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Ontario Premier Doug Ford giving a press conference, September 22, 2021.Global News/YouTube screenshot

(LifeSiteNews) –– The Canadian province of Ontario has seen deaths by state-sanctioned euthanasia skyrocket by 25 percent in the first five months of 2023, meaning the province is on track to see a whopping 5,000 die via the grim procedure this year alone.

According to up-to-date information posted online by the Euthanasia Prevention Coalition (EPC), Ontario saw some 1,866 deaths by medical assistance in dying (MAiD) from January to May 2023. By comparison, in the first five months of 2022, 1,488 people died by MAiD. 

The EPC also noted that an updated report from the Office of the Chief Coroner of Ontario shows that in May alone, 395 people died by MAiD. 

In January of 2023, the Office of the Chief Coroner of Ontario released the 2022 December euthanasia data, which shows that some 3,934 people died by MAiD in 2022, which was an increase of 27 percent from 2021.

Due to the 2023 numbers showing an increase of around 25 percent compared with the record numbers set in 2022, it is estimated by the EPC that Ontario will see as many as 5,000 deaths from MAiD come the end of the year.  

Most MAiD procedures done this year in Ontario have been conducted by Toronto Public Health, with Ottawa Public Health coming in a close second. 

Last week, LifeSiteNews reported on recently released records obtained by a pro-life researcher through a Freedom of Information request that show that Ontario’s health ministry allowed procedures for euthanasia to be billed under codes for “palliative care,” meaning the true taxpayer cost for the deadly procedure is likely higher than previously thought.  

In late June, LifeSiteNews also reported about the case of 33-year-old quadriplegic Rose Finlay of Bowmanville, Ontario. Finlay, who is a mother of three, said it was easier for her to get approved for state-sanctioned euthanasia than it was for her to successfully obtain help for the disabilities she has been suffering with for years. 

According to the EPC, 13,500 Canadians died by MAiD in 2022, with the province of Québec having the highest number of deaths not just in Canada, but in the world.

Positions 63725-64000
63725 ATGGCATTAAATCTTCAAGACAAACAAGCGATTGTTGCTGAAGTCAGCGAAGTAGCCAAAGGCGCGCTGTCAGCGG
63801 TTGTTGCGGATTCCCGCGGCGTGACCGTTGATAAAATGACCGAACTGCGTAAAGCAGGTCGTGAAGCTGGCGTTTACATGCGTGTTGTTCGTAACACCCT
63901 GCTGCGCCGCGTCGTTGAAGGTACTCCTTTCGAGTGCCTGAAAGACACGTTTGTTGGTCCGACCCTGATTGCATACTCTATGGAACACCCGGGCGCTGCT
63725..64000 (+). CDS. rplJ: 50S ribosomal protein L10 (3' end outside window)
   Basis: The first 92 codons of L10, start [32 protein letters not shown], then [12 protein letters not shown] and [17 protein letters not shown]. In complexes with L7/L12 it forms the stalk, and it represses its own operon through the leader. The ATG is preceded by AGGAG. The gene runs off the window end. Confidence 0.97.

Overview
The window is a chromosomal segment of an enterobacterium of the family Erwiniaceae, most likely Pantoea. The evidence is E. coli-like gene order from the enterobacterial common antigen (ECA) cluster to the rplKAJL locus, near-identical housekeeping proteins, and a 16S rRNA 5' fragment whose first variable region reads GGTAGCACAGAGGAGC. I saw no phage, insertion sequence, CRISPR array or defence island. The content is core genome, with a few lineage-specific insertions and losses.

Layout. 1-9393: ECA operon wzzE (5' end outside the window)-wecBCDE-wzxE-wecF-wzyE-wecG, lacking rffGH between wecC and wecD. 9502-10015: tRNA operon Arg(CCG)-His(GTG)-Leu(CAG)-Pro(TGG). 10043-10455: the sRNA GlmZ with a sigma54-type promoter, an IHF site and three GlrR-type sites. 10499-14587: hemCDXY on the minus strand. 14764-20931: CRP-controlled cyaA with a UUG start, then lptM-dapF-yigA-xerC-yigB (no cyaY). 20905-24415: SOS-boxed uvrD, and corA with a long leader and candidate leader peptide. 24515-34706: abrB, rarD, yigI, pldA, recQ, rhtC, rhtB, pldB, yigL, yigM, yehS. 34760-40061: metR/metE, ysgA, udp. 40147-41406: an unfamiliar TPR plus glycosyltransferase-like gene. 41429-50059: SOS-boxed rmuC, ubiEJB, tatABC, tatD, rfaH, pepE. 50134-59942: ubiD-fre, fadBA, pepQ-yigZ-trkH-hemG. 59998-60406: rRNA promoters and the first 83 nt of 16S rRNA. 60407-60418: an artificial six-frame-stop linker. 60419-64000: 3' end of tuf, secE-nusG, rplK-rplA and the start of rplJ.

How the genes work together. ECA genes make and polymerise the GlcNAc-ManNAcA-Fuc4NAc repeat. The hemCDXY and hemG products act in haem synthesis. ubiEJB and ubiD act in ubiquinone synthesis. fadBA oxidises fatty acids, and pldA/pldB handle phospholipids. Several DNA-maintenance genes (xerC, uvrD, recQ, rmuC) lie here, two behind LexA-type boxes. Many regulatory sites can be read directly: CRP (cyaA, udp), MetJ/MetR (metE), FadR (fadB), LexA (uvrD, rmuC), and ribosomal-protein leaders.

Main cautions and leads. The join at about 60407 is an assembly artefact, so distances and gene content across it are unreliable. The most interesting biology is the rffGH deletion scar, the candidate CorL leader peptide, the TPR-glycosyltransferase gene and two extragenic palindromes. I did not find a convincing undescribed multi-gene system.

Statistics show that there were 4,810 MAiD deaths in Québec in 2022, which was a staggering 55 percent more than in 2021. Deaths in the province will likely only go up because of the province’s passing of Bill 11, which further expands its euthanasia laws. 

The province of British Columbia has seen a 24 percent increase in MAiD, with some 2,515 people dying from it in 2022 alone. 

Last month, LifeSiteNews reported about how pro-life researcher and blogger Patricia Maloney laid bare how the Liberal government of Prime Minister Justin Trudeau has handed out more than $3 million to a pro-euthanasia advocacy group, the Canadian Association of MAiD Assessors and Providers.   

The Trudeau government legalized euthanasia in 2016, and since that time deaths have skyrocketed under the MAiD program. There has been a continued push to further expand who can qualify for state-sanctioned death.  

The expansion to include MAiD to those suffering solely from mental illness came as part of the 2021 passage of Bill C-7, which also allowed the chronically ill – not just the terminally ill – to qualify for doctor-assisted death.  

The mental illness expansion was originally set to take effect in March of this year. However, after massive pushback from pro-life groups, conservative politicians and others, the Liberals under Trudeau delayed the introduction of the full effect of Bill C-7 until 2024 via Bill C-39, which became law on March 9.